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Instructor Class Description

Time Schedule:

Laurie J Sears
SIS 590
Seattle Campus

Special Topics

Seminar. Course content varies. Offered occasionally by visiting or resident faculty.

Class description

This course will explore themes in the inscription of Indonesian histories and stories. The focus this quarter is on oral traditions, oral testimonies, and archives in the production of Indonesian histories. We will investigate how oral and written testimonies become part of historical archives. We will also explore some of the theoretical work on oral tradition, oral history, and literary and performance traditions as they relate to nationalism and Islam. HSTAS/SIS 590 covers major scholarship in English on testimonies and archives and surrounding issues of historiography.

Student learning goals

General method of instruction

Short essays of 3-4 pages should include the student’s own personal reflections on the readings. This can be presented in either more academic or more creative styles of writing. Students may choose to focus on a particular group of reading assignments but, in general, the essays should indicate a familiarity with all of the past few weeks’ assigned readings.

Papers or Research Proposals will be developed in consultation with the instructor depending on the student’s stage in their graduate career. Students should plan to meet with the professor in Week 6 to discuss topics and sources.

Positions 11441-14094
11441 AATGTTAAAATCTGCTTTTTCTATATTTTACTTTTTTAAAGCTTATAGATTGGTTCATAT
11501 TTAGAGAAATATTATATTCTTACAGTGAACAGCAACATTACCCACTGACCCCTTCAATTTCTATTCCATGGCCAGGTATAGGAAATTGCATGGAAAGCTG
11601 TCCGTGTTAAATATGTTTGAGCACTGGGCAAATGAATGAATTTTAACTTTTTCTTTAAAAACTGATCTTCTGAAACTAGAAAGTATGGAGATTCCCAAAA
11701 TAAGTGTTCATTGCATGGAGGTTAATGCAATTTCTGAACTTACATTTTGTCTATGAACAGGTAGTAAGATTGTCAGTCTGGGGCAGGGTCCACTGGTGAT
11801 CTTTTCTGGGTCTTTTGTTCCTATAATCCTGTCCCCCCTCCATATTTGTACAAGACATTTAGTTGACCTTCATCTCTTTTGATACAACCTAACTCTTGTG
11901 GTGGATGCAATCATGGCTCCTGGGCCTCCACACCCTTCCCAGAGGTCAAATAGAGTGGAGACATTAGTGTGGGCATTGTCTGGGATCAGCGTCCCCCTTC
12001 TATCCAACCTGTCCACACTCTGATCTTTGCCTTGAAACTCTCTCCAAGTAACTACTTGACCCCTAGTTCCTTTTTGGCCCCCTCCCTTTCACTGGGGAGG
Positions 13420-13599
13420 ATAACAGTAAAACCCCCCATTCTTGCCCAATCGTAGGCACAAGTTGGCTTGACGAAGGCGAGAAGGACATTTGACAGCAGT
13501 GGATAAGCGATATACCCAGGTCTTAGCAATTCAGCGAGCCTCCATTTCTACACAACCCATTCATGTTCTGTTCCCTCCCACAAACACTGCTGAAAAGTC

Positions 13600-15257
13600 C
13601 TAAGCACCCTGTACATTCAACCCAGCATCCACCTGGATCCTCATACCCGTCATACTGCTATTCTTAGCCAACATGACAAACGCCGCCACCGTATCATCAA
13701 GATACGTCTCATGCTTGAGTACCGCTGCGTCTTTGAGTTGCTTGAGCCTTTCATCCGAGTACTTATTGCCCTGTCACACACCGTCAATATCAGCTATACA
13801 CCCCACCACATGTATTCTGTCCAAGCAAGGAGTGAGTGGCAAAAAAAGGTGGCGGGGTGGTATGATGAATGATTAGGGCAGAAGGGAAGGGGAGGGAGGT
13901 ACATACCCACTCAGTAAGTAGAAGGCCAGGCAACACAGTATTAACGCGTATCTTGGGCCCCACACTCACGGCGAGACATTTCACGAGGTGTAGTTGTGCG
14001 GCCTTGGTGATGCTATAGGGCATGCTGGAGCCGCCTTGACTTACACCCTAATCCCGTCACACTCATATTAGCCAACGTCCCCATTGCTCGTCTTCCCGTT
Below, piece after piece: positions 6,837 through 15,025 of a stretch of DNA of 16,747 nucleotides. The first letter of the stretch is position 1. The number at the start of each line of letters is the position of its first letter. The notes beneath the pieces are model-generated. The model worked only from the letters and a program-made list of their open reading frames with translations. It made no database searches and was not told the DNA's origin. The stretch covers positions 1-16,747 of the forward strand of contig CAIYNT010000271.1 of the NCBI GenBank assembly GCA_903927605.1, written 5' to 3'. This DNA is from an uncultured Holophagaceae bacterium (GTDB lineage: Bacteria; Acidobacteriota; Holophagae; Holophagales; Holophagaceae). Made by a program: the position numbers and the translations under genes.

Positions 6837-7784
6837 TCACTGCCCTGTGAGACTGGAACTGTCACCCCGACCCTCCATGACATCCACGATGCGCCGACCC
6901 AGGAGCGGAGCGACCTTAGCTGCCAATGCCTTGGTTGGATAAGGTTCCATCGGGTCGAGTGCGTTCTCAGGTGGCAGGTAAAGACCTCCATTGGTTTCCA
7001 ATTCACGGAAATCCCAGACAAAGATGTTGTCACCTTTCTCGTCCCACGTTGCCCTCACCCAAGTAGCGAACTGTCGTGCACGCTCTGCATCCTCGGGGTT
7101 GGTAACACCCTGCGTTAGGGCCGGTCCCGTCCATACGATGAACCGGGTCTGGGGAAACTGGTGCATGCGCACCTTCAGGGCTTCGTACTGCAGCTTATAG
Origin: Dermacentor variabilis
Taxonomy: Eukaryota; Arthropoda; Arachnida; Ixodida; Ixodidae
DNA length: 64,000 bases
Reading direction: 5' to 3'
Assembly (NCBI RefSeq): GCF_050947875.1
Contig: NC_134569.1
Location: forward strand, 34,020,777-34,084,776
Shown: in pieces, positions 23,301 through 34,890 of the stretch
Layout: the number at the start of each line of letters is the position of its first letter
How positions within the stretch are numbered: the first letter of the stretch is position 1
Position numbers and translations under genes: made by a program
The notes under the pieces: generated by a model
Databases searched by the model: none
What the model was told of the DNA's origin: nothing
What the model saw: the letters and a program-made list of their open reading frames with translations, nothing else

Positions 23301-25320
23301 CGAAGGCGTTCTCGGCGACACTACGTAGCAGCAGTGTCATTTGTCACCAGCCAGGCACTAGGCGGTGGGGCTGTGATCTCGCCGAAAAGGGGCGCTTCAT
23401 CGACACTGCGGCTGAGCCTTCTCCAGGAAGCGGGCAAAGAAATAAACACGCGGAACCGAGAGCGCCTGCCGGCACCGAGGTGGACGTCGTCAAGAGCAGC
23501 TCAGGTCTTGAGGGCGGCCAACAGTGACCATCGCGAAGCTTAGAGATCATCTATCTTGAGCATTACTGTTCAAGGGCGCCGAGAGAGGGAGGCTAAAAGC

Recommended preparation

Willingness to read all assigned books and essays, to engage in discussion with other students, to turn in written assignments on time, and to lead at least one week of the course.

Class assignments and grading

Students will turn in 3 short (3-4 pages) papers in weeks 3, 5, and 8. The final assignment is the preparation of a research proposal (10-12 pp.) or a research paper (20 pp.) in consultation with the professor. In addition, students will lead one or two class meetings with one other student. The two students responsible for class each week will work together to prepare short discussions of the weekly reading and submit questions for other students.

The course grade will be calculated as follows: Class participation 20% Short essays 45% (15% each) Long paper or proposal 35%


The information above is intended to be helpful in choosing courses. Because the instructor may further develop his/her plans for this course, its characteristics are subject to change without notice. In most cases, the official course syllabus will be distributed on the first day of class.
Last Update by M Jane Meyerding
Date: 10/18/2007